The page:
By Julie Watts

SACRAMENTO (CBS13) — For some, it may be hard to imagine how a child can drown when they are surrounded by family and friends, but data shows it’s all too common.

The American Academy of Pediatrics issued a warning last week about an increased risk of drownings amid COVID-19 as kids are spending more time at home with parents and caregivers distracted by work and other responsibilities.

Drowning is the leading cause of death for kids younger than five, and the third leading cause of death for kids ages 5-19. Many are surprised to learn that most kids in that older group were being supervised when they drowned.

“Sadly,(it) is not rare,” said Dr. Ben Hoffman, the AAP spokesperson on injury and drowning.

He stresses, unlike in the movies, drowning is quick and silent, which is why adult supervision alone may not be enough.

“That supervision is often not perfect and even a momentary lapse can lead to horrible events like this,” he said.

Hoffman points to Monday’s drowning at Sacramento’s Discovery Park as an all too common example of how a child can drown while surrounded by adults.

READ MORE: Tragedy At Discovery Park: Coroner Confirms Body Pulled From Water Was Missing 5-Year-Old Boy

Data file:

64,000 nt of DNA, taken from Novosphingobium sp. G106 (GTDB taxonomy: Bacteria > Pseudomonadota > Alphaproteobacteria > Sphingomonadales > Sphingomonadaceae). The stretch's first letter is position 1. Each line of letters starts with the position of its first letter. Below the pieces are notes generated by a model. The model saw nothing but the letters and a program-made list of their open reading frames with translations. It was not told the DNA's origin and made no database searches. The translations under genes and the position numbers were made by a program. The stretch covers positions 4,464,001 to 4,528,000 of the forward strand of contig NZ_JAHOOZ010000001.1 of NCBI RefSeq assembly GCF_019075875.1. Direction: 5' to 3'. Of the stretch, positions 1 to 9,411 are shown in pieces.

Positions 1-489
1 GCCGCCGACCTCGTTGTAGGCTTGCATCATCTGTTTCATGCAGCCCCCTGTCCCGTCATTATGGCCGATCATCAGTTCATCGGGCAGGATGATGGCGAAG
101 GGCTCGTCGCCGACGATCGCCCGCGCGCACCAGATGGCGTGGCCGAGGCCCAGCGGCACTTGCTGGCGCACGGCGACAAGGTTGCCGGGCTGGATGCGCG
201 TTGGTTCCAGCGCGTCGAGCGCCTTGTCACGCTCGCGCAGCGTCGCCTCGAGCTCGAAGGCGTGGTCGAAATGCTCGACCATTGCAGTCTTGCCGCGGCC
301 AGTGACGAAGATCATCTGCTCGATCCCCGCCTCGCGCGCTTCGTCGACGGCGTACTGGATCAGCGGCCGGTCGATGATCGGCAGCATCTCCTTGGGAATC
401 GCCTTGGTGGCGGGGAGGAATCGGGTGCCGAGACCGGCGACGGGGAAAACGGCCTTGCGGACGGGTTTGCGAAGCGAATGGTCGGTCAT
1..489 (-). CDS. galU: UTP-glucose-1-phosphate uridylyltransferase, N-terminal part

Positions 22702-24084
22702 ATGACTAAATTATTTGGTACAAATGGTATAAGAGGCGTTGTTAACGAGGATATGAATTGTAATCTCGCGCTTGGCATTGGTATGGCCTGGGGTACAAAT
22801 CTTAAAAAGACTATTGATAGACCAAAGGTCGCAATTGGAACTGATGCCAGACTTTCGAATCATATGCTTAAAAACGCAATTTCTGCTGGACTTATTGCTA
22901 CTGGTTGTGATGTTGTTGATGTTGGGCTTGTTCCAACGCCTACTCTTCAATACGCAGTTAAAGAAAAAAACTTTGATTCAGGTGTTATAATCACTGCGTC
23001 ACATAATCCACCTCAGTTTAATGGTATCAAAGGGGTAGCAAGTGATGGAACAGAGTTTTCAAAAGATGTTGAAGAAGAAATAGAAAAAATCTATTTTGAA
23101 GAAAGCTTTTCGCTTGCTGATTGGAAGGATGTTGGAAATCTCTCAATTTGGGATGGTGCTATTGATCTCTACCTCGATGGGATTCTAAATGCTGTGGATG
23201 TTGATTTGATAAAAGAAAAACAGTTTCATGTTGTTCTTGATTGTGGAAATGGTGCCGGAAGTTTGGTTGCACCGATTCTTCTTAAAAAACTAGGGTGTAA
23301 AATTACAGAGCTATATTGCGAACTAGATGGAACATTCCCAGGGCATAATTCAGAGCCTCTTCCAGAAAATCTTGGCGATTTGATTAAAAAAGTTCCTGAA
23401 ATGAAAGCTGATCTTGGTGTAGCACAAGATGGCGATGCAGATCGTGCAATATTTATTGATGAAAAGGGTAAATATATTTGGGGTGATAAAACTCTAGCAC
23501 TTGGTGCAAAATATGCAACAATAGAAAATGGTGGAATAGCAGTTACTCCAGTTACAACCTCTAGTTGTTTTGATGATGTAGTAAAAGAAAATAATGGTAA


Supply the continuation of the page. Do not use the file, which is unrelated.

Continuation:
The AAP cites research that found 9 out of 10 drowning deaths for children younger than 14 happened while the child was being supervised.

“In the study of 496 drowning deaths that were reviewed by state child death review teams, only 10% were completely unsupervised at the time of the drowning. Most of the children (68%) were expected to have been in or near the water just before the drowning incident,” Hoffman said.

In natural water settings, like the American River, the group found 6 out of 10 fatal drownings happened in the presence of an adult.

“I can imagine, like yesterday with 1,000 people there, it’s really hard to maintain that focus,” Hoffman said.

He notes the crowded waterfront on Memorial Day may have made it impossible to notice the boy slip under, which is why the AAP stresses using multiple layers of protection, including constant supervision combined with a Coast Guard-approved life jacket, swim lessons and CPR training for adults.

That’s what ultimately saved a two-year-old Michigan boy who nearly drowned in a hotel pool while surrounded by family and friends early this year. Surveillance video, posted by police in Michigan, shows just how quickly and silently a child can drown.

The video shows him silently slipping under the surface. By the time someone jumped in to grab him, the boy was barely visible. Two off-duty nurses at the pool were able to save him with CPR.

Julie Watts

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